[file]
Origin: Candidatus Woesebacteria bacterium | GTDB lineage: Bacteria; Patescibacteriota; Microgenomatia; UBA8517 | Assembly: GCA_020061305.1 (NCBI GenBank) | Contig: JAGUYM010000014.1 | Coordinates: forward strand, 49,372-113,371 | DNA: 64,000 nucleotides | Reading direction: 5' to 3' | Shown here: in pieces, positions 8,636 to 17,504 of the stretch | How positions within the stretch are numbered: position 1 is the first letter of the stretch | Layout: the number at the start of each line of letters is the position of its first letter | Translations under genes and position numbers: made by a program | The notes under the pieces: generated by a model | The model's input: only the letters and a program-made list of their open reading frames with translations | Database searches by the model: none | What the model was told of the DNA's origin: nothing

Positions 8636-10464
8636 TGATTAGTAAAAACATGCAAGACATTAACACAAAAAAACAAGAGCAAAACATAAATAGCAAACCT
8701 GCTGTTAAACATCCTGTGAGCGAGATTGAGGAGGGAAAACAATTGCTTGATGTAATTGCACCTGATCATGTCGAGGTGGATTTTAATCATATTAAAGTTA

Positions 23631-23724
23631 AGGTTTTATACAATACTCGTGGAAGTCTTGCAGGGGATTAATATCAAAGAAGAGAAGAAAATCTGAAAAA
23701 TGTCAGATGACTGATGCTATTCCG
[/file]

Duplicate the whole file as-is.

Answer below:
Origin: Candidatus Woesebacteria bacterium | GTDB lineage: Bacteria; Patescibacteriota; Microgenomatia; UBA8517 | Assembly: GCA_020061305.1 (NCBI GenBank) | Contig: JAGUYM010000014.1 | Coordinates: forward strand, 49,372-113,371 | DNA: 64,000 nucleotides | Reading direction: 5' to 3' | Shown here: in pieces, positions 8,636 to 17,504 of the stretch | How positions within the stretch are numbered: position 1 is the first letter of the stretch | Layout: the number at the start of each line of letters is the position of its first letter | Translations under genes and position numbers: made by a program | The notes under the pieces: generated by a model | The model's input: only the letters and a program-made list of their open reading frames with translations | Database searches by the model: none | What the model was told of the DNA's origin: nothing

Positions 8636-10464
8636 TGATTAGTAAAAACATGCAAGACATTAACACAAAAAAACAAGAGCAAAACATAAATAGCAAACCT
8701 GCTGTTAAACATCCTGTGAGCGAGATTGAGGAGGGAAAACAATTGCTTGATGTAATTGCACCTGATCATGTCGAGGTGGATTTTAATCATATTAAAGTTA

Positions 23631-23724
23631 AGGTTTTATACAATACTCGTGGAAGTCTTGCAGGGGATTAATATCAAAGAAGAGAAGAAAATCTGAAAAA
23701 TGTCAGATGACTGATGCTATTCCG